This was impressed upon us again and again: In Germany, Franconia is part of Bavaria … but Bavaria is not Franconia. What’s the difference, you may wonder? Franconia is the northern area of the kindgdom of Bavaria and the people poo-poo the notion of being called Bavarians. They prefer, as our guides said again and again, to be known as Franconians. The agenda on our first ever Viking River Cruise (Grand European Tour) for day #8 included hoofing it around the lovely city of Würzburg, set in Franconia.
They grow a lot of luscious grapes for white wines in this region of the country, and from the river, it appeared that any piece of land that could hold a vineyard, did hold a vineyard. In fact, not many of the wines make it out of this region – because Franconians love their wine.
Indeed, Würzburg is home to Germany’s oldest and largest vineyard, Grosse Lage-designated Stein vineyard. Although Allied bombers almost destroyed Würzburg, it has been rebuilt and renewed as an example of baroque architecture.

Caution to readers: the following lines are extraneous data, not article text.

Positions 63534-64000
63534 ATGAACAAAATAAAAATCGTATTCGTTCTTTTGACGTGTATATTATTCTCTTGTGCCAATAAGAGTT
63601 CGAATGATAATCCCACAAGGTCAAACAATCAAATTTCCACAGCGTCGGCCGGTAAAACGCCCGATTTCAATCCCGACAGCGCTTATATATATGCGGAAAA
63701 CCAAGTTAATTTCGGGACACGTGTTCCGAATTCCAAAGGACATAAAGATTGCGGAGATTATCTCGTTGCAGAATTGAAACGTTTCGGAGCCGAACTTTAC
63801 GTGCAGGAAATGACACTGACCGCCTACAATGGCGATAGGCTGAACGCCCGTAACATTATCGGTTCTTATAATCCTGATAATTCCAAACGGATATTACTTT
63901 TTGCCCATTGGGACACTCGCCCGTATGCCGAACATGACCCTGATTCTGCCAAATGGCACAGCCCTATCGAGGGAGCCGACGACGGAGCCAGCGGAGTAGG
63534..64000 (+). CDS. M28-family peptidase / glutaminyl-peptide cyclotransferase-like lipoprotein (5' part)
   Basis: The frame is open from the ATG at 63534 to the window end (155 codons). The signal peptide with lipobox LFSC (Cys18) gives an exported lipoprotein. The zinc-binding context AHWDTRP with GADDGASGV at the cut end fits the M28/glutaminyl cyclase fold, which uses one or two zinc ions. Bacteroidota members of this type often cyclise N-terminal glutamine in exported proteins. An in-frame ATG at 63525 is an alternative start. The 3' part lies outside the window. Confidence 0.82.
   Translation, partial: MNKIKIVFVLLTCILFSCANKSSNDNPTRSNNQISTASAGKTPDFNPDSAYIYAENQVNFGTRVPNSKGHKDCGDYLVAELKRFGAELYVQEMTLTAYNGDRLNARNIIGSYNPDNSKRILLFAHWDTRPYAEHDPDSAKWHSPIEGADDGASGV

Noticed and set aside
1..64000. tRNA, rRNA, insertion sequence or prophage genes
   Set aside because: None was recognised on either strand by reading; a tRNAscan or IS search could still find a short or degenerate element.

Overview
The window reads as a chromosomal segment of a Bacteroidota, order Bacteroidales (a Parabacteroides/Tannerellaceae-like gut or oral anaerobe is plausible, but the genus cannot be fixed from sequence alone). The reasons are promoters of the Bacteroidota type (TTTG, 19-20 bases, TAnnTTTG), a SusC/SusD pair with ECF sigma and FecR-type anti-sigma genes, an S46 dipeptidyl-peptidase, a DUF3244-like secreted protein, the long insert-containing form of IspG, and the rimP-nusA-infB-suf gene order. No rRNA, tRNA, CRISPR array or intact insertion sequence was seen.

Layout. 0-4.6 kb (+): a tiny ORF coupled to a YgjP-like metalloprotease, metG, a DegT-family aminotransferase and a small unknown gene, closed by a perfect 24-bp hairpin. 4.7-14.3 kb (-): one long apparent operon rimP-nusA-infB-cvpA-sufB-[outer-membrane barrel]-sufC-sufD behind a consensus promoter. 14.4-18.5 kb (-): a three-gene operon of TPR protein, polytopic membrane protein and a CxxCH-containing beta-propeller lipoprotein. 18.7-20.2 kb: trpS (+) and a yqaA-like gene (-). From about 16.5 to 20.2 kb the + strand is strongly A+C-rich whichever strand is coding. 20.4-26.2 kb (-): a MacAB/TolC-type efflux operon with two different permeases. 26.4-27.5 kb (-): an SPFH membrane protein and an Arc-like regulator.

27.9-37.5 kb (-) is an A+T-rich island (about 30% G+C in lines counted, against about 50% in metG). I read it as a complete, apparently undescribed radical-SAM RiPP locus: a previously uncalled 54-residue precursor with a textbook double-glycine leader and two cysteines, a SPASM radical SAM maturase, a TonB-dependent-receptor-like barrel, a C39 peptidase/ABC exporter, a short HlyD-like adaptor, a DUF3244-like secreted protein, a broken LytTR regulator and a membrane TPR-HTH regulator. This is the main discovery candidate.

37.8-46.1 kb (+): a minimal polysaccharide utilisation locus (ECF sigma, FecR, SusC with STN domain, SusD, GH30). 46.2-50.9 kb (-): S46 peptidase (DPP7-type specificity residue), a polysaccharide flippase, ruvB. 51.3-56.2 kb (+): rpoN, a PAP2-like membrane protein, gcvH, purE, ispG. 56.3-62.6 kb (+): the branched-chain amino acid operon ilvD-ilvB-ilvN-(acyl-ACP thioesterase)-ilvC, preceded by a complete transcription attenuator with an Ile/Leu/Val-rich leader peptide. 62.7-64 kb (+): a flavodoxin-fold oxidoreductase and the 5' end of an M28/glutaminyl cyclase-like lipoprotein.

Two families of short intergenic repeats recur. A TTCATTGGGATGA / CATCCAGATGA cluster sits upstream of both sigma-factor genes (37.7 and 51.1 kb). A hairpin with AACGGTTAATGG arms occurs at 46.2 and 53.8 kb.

A Day in Würzburg
Our Mercedes Benz coach whisked us over to the Bishops’ Residenz Palace (started construction in 1719), a UNESCO World Heritage Site. At these sites, you are not allowed to take photos inside. However, etched in my mind is the grand staircase with a 6,400-square-foot “Four Continents” fresco painted by Giovanni Tiepolo, a Venetian artist.
We especially enjoyed – having experienced the opulence therein – the garden near the palace, with its manicured hedges and greens.
We then broke away from the tour group for lunch in the city center, where I enjoyed white wine with an entrée that included local sausage, bread, kraut and mustard.
After lunch, we headed across the Old Main Bridge, which stretches across the Main River, and connects the old town with the hill that leads up to the Marienberg (Mary’s Mount) Fortress, which began as a Celtic hill fort and evolved into being a residence for bishops. While crossing the bridge, we passed iconic statues, including Charlemagne and 3 Christian martyred Irish saints (Kilian, Kolonat and Tonan).
The fortress, practically destroyed by British bombs in 1945, saw completion of its restoration in 1990. This fortress has been bombarded by various weapons throughout the ages, including the following:
- German Peasants’ War (1525)
- Thirty Years War (1631)
- War of the Second Coalition (1801) – Napoleon visited here 4 times in its history
- Austro-Prussian War (1866)
- Franco-Prussian War (1870)
- WWII (1945 bombing)
We thoroughly delighted in our day in the city of Würzburg and highly recommend it. We arrived in Wertheim for the next day’s tour, which will be #9 of our Grand European Tour by Viking Cruise Ships.